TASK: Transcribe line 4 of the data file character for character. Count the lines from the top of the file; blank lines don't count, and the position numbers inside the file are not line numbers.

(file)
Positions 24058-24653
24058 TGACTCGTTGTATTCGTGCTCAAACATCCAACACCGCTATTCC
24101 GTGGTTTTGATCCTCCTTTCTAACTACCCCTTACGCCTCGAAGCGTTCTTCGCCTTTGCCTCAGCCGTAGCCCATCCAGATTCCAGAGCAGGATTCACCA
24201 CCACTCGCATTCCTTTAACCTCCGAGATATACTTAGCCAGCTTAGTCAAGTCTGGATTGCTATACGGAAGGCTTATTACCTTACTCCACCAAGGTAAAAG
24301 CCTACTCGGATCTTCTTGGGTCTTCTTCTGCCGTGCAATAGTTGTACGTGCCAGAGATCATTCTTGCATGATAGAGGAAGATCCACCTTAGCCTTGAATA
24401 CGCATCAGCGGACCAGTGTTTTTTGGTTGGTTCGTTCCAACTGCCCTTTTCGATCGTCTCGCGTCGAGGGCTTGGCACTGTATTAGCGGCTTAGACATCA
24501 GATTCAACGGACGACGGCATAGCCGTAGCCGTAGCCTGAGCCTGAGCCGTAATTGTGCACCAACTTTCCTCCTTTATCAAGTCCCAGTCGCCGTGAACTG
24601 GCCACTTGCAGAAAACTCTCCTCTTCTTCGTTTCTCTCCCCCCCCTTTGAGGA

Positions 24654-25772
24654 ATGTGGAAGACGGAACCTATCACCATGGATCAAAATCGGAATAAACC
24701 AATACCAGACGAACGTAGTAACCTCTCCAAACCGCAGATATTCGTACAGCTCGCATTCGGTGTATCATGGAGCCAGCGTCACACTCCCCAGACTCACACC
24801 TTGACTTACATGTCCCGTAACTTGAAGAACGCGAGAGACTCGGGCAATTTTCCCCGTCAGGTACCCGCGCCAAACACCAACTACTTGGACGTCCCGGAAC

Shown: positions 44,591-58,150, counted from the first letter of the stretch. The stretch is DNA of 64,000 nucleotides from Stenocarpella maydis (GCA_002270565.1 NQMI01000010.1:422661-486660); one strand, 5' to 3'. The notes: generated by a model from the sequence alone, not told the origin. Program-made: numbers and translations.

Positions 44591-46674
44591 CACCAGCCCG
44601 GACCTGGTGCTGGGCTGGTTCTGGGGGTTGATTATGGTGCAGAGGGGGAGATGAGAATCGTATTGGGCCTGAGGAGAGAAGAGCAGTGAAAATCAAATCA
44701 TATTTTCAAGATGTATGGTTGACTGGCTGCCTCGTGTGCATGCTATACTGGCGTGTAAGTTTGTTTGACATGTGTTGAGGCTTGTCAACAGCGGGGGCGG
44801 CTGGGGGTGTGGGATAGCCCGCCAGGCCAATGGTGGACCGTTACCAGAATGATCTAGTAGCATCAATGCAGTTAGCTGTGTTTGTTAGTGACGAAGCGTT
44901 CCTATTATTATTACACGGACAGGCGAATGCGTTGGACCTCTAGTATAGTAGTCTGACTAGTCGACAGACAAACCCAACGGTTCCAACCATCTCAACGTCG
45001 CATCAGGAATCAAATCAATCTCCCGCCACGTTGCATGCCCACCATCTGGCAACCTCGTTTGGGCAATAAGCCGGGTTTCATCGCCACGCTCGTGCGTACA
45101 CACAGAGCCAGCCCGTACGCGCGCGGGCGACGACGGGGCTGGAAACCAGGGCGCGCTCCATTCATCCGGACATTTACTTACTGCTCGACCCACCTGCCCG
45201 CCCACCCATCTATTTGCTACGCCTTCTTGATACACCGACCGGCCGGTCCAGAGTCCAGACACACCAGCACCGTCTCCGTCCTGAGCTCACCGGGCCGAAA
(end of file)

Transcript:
24201 CCACTCGCATTCCTTTAACCTCCGAGATATACTTAGCCAGCTTAGTCAAGTCTGGATTGCTATACGGAAGGCTTATTACCTTACTCCACCAAGGTAAAAG